The Blind Guy,
It makes no difference whatsoever regarding the posture. Whether sitting, standing, lying down, walking, everything can arise as a by product of a meditative consciousness. You can lie down and be meditative, but you cannot meditate and lie down.
As far as you are concerned, I know very well that you have not entered into meditation, otherwise your attitude towards it would have been entirely different. It would have been an incentive to go even deeper into your own being, because whatever glimpse that one has is just scratching the surface of the experience.
As far as savasana is concerned, it is a good posture simply to relax the nervous system, but the problem for most people is that it tends to relax you too much, that you simply fall asleep. And in meditation one is both relaxed and yet tremendously alert.
“You lay there with a clear mind and focus on your breath.”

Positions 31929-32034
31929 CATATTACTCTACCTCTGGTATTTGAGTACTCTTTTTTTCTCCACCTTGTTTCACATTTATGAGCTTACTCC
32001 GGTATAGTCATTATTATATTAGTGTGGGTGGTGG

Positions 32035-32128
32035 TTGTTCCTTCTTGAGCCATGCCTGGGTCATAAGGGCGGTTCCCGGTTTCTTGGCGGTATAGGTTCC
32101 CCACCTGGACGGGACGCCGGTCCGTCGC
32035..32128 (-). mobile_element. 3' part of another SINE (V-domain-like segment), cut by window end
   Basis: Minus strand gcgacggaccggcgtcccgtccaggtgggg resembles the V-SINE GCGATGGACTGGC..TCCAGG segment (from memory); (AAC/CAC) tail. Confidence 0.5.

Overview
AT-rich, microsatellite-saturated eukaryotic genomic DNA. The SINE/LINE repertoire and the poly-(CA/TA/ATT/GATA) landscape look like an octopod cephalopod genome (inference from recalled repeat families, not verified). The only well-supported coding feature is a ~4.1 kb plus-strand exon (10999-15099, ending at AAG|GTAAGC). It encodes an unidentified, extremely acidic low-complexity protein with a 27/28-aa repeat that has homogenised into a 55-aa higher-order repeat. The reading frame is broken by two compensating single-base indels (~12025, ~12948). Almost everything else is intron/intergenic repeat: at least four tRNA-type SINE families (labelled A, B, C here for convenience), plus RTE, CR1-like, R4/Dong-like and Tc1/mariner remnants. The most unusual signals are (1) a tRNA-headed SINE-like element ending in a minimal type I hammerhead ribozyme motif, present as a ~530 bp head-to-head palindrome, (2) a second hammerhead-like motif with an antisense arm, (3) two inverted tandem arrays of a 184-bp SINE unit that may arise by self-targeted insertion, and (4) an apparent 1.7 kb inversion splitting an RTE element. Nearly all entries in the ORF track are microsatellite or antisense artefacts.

Concentration upon the breath is not meditation, it is concentration. Meditation is not something which arises as an effort of the mind.
“heres the definition of the word. Pretty self explanatory don’t cha think?”
It is impossible to contain what meditation is through a dictionary definition, which was not written by those who have come to their enlightenment or who have any direct experience of meditation. But yes, that is what meditation means in English. But what is meant by meditation in the East is a totally different phenomenon. The word for it is dhyana. There is no precise translation for the word in English, the closest comes meditation although that is also dimensions apart from what it is. Because in English, meditation means to contemplate or to consider, both of which require an effort of the mind. Hence, the Christians have spoken of “meditations on Christ”, or the scientist may speak of “meditation on quantum physics”, and they will be very much correct in using the word. The whole work of the philosopher is meditation, because he is contemplating, thinking about a certain subject. But as far as the yogic sciences is concerned, dhyana is something totally different.